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Guyana: People's Progressive Party/Civic (PPP/C), including whether members or supporters of the party are targeted because of their political beliefs (2010-October 2013)

Publisher Canada: Immigration and Refugee Board of Canada
Publication Date 18 October 2013
Citation / Document Symbol GUY104616.E
Related Document(s) Guyana : information sur le Parti populaire progressiste/civique (People's Progressive Party/Civic - PPP/C), y compris information indiquant si les membres ou partisans du parti sont menacés en raison de leurs opinions politiques (2010-octobre 2013)
Cite as Canada: Immigration and Refugee Board of Canada, Guyana: People's Progressive Party/Civic (PPP/C), including whether members or supporters of the party are targeted because of their political beliefs (2010-October 2013), 18 October 2013, GUY104616.E , available at: [accessed 21 February 2018]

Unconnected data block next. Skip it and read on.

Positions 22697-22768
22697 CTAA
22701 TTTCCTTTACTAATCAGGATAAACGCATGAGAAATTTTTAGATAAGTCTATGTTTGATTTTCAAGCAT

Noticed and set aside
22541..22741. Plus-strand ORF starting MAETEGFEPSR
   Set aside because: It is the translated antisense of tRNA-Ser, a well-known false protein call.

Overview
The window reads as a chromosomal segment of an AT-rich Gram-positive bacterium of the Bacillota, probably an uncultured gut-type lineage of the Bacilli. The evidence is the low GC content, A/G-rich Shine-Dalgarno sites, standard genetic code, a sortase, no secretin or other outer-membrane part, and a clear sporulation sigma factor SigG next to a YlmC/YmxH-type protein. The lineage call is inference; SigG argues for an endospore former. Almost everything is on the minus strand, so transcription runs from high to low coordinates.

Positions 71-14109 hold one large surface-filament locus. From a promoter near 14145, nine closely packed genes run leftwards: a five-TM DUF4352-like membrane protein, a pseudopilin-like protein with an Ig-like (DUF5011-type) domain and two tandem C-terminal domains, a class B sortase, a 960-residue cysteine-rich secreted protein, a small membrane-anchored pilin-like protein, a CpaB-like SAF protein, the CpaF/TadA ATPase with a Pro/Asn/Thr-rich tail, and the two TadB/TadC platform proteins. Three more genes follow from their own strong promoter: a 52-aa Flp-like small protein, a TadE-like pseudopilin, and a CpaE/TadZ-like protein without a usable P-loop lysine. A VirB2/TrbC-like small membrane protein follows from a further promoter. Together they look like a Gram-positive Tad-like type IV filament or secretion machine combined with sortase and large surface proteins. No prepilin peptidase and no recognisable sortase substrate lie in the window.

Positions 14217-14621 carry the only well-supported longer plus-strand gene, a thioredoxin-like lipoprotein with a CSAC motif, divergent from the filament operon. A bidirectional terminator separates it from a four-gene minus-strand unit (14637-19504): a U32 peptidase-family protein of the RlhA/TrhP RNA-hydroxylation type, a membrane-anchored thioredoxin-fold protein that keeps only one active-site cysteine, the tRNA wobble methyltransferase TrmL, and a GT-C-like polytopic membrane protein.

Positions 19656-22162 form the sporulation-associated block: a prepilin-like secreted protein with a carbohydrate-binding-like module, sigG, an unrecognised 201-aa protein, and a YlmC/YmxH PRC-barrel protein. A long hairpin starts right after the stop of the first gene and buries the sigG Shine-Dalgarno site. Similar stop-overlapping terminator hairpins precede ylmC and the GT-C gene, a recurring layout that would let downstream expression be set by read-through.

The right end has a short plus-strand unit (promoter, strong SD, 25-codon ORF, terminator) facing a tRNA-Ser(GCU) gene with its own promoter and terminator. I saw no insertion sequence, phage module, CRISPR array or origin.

DisclaimerThis is not a UNHCR publication. UNHCR is not responsible for, nor does it necessarily endorse, its content. Any views expressed are solely those of the author or publisher and do not necessarily reflect those of UNHCR, the United Nations or its Member States.

1. Overview of PPP/C

The PPP/C is the ruling party in Guyana and the party of President Donald Ramotar (IHS Global Insight 2 Dec. 2011; Freedom House 2013). Freedom House explains that in 1992, Guyana held its "first free and fair" elections following a 26-year period of "autocratic" rule mainly by the Afro-Guyanese People's National Congress (PNC) (Freedom House 2013). The PPP/C has been the ruling party of Guyana since winning that election in 1992 (IHS Global Insight 2 Dec. 2011; PHW 2012 2012, 587-588). According to Political Handbook of the World (PHW), the PPP was launched in 1950, and "began as an anti-colonial party speaking for the lower classes but subsequently came to represent almost exclusively the large East Indian racial group" (PHW 2012 2012, 589). The party has a history of promoting communism, but the leader retreated from his stance on state ownership in 1991, and in the same year joined forces with the Civic Party, which PHW describes as "a group of business owners and professionals" headed by the current prime minister Samuel Hinds (ibid.).